Dancer Georgica Pettus and I created movement sequences at the end of June which she set to music with ‘nonsense’ captioning. The result is ambiguous, comic and arresting. The strong graphic elements of the dance space – a dojo (martial arts hall for Aikido), combine with improvised dance practice, and leave us wondering and questioning.
Georgica and I didn’t create a score for our dancing. Initially, we listened to a song about rain once through (‘seeding’) but we didn’t perform to it. We refrained from explicitly creating a composition – instead allowing our shared practice of contact improvisation and performance to percolate through three hours of filming. There were specific techniques which we enacted and we mostly allowed the dance to progress without question. Hence, the arrangement was little discussed. The exact start or end of a sequence was created during film editing. The names of the films are the times at which we danced: look at the dojo wall and you will see a clock.
Circumstance and good luck
The camera we used had a low battery and needed to be plugged into the mains. The only plug was outside the door of the dojo which meant that we set it up there and the door frame was included in the shots. It created a stage left, right and to the fore, cropping our bodies as we entered and exited the camera’s field of view.
At the end of the session, Georgica and I mopped down the dojo with disinfectant as part of the infection precautions against Corona virus/Covid-19. There was no rain in the dojo but the floor was wet.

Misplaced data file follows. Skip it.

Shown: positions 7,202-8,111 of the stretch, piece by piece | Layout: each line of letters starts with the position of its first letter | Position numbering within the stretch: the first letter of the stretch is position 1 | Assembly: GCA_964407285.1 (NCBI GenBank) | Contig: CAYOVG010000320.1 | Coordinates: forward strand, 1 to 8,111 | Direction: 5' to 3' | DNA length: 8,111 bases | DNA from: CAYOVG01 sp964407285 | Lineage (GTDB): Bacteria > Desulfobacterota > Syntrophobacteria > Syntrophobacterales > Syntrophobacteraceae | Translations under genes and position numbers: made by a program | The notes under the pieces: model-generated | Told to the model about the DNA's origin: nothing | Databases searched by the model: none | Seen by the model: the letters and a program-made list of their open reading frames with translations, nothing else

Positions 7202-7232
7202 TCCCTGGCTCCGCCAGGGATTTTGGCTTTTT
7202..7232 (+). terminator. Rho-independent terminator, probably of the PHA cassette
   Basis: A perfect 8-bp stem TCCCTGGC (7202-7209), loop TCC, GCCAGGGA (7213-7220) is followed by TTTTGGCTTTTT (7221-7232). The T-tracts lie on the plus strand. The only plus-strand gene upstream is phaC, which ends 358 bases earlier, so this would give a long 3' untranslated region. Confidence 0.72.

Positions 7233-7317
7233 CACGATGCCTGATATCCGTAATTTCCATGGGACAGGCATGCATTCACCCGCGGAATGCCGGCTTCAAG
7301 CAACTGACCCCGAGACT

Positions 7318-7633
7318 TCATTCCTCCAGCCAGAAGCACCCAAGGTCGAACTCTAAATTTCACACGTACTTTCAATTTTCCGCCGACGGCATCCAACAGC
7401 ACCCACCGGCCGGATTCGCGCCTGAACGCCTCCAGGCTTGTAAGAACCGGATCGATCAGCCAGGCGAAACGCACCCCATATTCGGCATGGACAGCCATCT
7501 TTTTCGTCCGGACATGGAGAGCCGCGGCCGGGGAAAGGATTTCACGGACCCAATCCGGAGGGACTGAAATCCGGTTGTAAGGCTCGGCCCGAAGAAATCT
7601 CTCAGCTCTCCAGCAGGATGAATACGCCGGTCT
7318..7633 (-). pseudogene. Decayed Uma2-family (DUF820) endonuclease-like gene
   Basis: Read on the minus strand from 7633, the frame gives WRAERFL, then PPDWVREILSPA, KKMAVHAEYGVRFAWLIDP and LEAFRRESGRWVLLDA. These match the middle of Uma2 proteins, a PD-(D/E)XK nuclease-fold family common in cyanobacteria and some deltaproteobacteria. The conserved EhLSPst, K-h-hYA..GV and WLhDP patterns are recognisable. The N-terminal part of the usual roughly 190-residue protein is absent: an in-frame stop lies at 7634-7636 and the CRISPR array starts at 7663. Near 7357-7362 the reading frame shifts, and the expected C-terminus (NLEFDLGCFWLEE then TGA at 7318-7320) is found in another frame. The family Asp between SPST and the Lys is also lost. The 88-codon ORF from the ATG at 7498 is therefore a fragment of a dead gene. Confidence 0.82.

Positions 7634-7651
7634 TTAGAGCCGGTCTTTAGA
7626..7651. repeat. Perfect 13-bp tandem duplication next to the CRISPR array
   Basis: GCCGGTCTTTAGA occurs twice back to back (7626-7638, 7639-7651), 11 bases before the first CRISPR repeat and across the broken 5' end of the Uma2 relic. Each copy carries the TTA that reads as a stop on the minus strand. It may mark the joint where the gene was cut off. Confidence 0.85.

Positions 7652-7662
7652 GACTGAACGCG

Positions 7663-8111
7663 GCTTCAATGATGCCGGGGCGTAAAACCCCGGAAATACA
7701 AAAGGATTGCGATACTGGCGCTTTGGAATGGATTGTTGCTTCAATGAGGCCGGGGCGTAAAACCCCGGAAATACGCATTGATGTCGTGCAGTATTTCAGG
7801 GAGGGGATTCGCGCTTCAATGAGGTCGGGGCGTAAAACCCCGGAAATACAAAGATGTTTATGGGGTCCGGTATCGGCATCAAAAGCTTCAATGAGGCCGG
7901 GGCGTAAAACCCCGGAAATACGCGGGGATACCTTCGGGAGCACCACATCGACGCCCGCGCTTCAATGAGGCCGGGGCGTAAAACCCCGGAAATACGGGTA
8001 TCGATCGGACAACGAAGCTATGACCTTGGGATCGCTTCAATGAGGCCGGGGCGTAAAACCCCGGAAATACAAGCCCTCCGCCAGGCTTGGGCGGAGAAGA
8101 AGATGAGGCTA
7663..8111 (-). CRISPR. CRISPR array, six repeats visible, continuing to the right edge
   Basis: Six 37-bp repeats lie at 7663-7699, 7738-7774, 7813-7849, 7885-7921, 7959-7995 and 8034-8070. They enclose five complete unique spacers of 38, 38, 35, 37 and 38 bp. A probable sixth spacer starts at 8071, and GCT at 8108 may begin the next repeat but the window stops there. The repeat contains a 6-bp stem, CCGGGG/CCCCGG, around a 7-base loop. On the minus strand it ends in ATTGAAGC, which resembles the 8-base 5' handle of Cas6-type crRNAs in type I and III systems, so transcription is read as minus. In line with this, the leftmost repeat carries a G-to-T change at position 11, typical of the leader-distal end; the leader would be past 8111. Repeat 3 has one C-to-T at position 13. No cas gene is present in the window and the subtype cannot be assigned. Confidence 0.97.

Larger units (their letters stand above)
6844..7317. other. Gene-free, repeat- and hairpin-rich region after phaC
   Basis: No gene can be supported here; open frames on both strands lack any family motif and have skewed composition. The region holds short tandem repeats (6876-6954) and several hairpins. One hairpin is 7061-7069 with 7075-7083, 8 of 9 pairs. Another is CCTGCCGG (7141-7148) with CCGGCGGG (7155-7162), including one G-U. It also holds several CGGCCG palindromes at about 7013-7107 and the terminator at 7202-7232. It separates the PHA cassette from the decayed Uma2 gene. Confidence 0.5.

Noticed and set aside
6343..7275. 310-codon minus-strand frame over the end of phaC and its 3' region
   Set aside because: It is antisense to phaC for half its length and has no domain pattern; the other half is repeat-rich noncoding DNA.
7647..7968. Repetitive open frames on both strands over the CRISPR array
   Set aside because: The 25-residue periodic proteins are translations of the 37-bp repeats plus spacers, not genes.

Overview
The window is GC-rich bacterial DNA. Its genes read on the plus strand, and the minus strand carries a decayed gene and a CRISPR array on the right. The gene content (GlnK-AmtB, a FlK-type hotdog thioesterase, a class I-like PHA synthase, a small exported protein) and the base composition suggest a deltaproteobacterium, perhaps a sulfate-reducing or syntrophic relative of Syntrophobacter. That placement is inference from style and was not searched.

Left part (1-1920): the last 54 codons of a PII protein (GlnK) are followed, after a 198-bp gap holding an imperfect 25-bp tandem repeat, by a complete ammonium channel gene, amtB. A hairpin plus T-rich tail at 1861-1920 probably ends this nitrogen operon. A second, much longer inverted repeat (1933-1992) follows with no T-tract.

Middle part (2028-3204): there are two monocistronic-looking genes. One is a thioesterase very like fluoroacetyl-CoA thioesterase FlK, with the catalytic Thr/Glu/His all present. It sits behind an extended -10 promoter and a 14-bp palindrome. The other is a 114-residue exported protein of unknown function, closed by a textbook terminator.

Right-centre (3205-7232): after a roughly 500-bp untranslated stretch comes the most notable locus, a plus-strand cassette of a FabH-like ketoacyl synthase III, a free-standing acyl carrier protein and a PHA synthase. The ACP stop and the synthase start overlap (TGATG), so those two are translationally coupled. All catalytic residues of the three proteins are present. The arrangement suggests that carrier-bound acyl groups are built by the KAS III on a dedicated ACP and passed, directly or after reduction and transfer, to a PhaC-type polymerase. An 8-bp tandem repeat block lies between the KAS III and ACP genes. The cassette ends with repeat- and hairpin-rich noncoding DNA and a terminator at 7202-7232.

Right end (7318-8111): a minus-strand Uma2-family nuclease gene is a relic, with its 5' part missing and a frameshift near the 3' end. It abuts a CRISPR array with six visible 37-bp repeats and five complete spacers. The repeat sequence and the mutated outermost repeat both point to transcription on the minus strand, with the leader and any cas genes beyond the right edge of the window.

The music used for the video recordings was chosen by Georgica. It’s nonchalant and sentimental – almost hotel lobby music. But as Georgica says – it adds emotional effect (emotional colour). While dancing, there was silence but for the ambient sound in the dojo and outside of it. There was no music leading or supporting the dance at the performance, and the dancers interact in a non-verbal dialogue – dance!
Post performance, the interaction between music and dancers is understated and ambiguous. The text captioning which Georgica included, provides a narrative that relates to the dance: it’s of it but not from it.
In the films, there is an interchange between the semantics of movement and human relations but not an explanation. Incongruity. Dichotomy. We might also say, there is an textual dialogue between the performance and text presented. We inhabit the space between – suspended and waiting. Perhaps reminiscent of Dada and Surrealism techniques. The dancers presence and purpose is apparently unexplained: ‘theatre of the unexplained’.
The comic and slap-stick elements of the sequences abound – mostly falling and falling over. The interplay of the visual and captioned text expand the semiotics beyond the visual elements. Georgica’s ‘big hair’ almost seems to make her a giant in comparison to me (dancer with blue top and shorter hair). Perhaps there is not two dancers but one dancer – different persona. The textual narrative/captioning suggests that there are more than two dancers, referenced A – F. Let’s not know: how can that help us.
Every year, I hope that there will be a performance, or something more than the classes and social dancing for contact improvisation which I facilitate with Oxford Contact Dance. This year ‘Corona chaos/Covid-19′ had made it more difficult than ever. By good chance and good luck there was Georgica Pettus. Thank-you.